Liver cancer is the leading cause of cancer deaths worldwide (over 600,000), although it is much more common in Sub-Saharan Africa and Southeast Asia. It is also much more common in men than in women. According to the American Cancer Society’s estimated statistics, in the United States, just under 48,000 people were diagnosed with, and nearly 29,000 died from liver cancer in 2017.
The exact cause of liver cancer is only partially understood, but several risk factors are known:
The most common symptoms of liver cancer include
The diagnostic tests not only help in making the diagnosis but also in determining the stage of cancer (how far the cancer has spread).
Stage I: Cancer is a single tumor that has not grown into blood vessels or spread to nearby lymph nodes or distant sites.
Stage II: Cancer is either a single tumor that has not grown into blood vessels or more than one tumor but none or larger than 5 cm. It has not spread to nearby lymph nodes or distant sites.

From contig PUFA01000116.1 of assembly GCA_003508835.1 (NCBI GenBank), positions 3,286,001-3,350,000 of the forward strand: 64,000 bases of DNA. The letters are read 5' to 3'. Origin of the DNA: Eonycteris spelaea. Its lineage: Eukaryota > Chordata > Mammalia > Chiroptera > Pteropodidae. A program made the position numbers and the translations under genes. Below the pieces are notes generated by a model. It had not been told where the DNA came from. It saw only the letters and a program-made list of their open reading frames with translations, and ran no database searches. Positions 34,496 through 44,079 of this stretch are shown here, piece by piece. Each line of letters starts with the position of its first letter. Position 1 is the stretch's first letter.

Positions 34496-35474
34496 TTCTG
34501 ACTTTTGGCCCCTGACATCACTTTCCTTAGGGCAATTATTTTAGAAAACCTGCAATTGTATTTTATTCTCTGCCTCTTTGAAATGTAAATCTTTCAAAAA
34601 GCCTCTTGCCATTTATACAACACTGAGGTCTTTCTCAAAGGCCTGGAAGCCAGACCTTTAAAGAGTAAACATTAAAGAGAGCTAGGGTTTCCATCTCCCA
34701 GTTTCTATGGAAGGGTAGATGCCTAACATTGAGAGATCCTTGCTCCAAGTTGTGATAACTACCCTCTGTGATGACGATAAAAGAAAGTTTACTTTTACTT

Stage III: Cancer is more than one tumor and at least one is larger than 5 cm. OR at least one tumor has grown into a major branch of a large vein of the liver. It has not spread to nearby lymph nodes or distant sites.
Stage IV: Cancer has spread to nearby lymph nodes OR to distant sites (bones, lungs).
Before beginning any treatment, your doctor will consider the stage of the cancer and the health of the rest of your liver. Treatments options include the followi+*ng:
Many times liver cancer can be avoided by reducing exposure to the known risk factors.